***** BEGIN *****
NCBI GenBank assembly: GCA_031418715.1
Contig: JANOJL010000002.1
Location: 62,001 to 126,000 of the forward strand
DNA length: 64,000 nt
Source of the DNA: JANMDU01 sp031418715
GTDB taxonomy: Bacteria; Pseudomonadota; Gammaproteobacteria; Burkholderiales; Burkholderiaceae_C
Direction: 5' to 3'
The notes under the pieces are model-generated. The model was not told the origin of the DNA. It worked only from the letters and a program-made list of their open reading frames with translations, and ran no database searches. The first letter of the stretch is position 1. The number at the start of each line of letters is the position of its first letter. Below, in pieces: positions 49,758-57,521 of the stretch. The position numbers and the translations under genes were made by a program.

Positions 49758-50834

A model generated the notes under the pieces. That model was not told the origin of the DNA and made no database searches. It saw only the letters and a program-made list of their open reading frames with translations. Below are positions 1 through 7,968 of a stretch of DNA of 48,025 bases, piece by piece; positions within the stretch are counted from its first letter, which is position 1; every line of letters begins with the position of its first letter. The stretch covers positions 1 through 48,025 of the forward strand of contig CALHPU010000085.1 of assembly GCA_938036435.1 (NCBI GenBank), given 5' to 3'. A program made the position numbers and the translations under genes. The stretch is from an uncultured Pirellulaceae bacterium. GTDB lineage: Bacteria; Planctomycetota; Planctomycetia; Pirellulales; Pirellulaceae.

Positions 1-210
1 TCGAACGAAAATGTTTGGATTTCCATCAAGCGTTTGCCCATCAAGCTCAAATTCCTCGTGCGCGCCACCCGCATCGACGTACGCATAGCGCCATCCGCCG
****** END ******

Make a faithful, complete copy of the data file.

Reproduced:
NCBI GenBank assembly: GCA_031418715.1
Contig: JANOJL010000002.1
Location: 62,001 to 126,000 of the forward strand
DNA length: 64,000 nt
Source of the DNA: JANMDU01 sp031418715
GTDB taxonomy: Bacteria; Pseudomonadota; Gammaproteobacteria; Burkholderiales; Burkholderiaceae_C
Direction: 5' to 3'
The notes under the pieces are model-generated. The model was not told the origin of the DNA. It worked only from the letters and a program-made list of their open reading frames with translations, and ran no database searches. The first letter of the stretch is position 1. The number at the start of each line of letters is the position of its first letter. Below, in pieces: positions 49,758-57,521 of the stretch. The position numbers and the translations under genes were made by a program.

Positions 49758-50834

A model generated the notes under the pieces. That model was not told the origin of the DNA and made no database searches. It saw only the letters and a program-made list of their open reading frames with translations. Below are positions 1 through 7,968 of a stretch of DNA of 48,025 bases, piece by piece; positions within the stretch are counted from its first letter, which is position 1; every line of letters begins with the position of its first letter. The stretch covers positions 1 through 48,025 of the forward strand of contig CALHPU010000085.1 of assembly GCA_938036435.1 (NCBI GenBank), given 5' to 3'. A program made the position numbers and the translations under genes. The stretch is from an uncultured Pirellulaceae bacterium. GTDB lineage: Bacteria; Planctomycetota; Planctomycetia; Pirellulales; Pirellulaceae.

Positions 1-210
1 TCGAACGAAAATGTTTGGATTTCCATCAAGCGTTTGCCCATCAAGCTCAAATTCCTCGTGCGCGCCACCCGCATCGACGTACGCATAGCGCCATCCGCCG